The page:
Nurses are worried, “Well, do I really want this person hopping out of bed and can I really be sure that they're going to call me to help them?” We don't want there to be any falls. That's considered to be a never-event in a hospital. . . .We're kind of selling nursing short by just saying it's easier for them to have the catheter in there.
However, the risk of a fall was also identified as a reason that nurses wanted to have catheters removed when no longer medically necessary. A nurse explained:
Sometimes they [nurses] have to call the physician and say, “Can we pull this catheter?” because the Foley agitates the patient more. . . .They keep forgetting that the Foley is there and they keep feeling like they have to urinate. The catheter will get pulled out by the patient or they are going to try and get out of bed and injure themselves. . . .We have taken them [Foleys] out for patient safety.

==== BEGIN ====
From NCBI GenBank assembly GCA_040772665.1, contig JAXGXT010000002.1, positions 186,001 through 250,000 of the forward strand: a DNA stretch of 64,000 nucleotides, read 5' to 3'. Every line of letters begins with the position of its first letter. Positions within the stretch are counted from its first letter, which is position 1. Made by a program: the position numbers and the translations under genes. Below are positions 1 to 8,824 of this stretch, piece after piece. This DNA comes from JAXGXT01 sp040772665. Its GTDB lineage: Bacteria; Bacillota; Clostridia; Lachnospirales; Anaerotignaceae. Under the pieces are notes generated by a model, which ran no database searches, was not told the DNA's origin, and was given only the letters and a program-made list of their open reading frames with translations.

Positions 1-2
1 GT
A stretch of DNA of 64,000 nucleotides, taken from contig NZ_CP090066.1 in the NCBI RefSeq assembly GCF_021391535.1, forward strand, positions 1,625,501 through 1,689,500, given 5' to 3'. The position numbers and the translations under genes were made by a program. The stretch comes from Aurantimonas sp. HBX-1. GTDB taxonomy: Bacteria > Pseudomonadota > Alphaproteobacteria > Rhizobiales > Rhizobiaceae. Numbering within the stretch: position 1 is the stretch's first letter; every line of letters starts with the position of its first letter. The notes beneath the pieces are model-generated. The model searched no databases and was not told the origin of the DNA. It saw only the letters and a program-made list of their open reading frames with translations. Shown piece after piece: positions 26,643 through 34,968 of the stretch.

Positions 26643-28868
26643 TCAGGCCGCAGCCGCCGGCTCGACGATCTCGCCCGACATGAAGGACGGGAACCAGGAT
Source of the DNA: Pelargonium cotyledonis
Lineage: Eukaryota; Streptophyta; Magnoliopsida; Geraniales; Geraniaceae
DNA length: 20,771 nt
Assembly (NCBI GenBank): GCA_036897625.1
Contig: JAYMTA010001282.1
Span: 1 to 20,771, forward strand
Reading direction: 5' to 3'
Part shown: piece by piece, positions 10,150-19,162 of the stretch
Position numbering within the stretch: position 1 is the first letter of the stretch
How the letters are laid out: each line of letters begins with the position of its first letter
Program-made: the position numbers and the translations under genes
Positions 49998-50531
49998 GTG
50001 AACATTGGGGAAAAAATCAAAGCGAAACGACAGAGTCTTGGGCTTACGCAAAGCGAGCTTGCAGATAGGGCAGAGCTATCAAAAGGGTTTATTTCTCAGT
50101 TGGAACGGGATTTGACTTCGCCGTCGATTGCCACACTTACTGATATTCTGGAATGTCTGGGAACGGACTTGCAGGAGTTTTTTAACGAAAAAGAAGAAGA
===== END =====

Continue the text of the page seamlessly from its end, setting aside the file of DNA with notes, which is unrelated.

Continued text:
Strategies to overcome lack of nursing engagement included use of nurse champions and focus on the benefits to patients of early catheter removal. Several interviewees described having a nurse champion, someone who is passionate about CAUTI p revention, and the importance of making the initiative a unit-based activity. As an infection preventionist explained: “It's just finding that person to put the individual energy into it. . .yes, it's a bundle but I think it has to be rolled out as something superspecial for that unit.”
Other site-specific solutions involved the use of care aides to reduce the perceived burden on nurses getting patients up to toilet and hourly rounding to help the patients use the bathroom at set intervals. Finally, some interviewees described focusing on the benefits to patients of early catheter removal, rather than simply focusing on reducing CAUTI rates. As a nurse manager from a successful unit described:
Nurses, I believe, truly care about the patients in. . .their area. [For example], on [one] unit, they're getting [patients] out of bed sooner. . .[for] increased mobility which may in turn decrease the length of stay. . .if you let [nurses] know what the benefits could be, not just all, “Hey, our patients may not get a UTI.”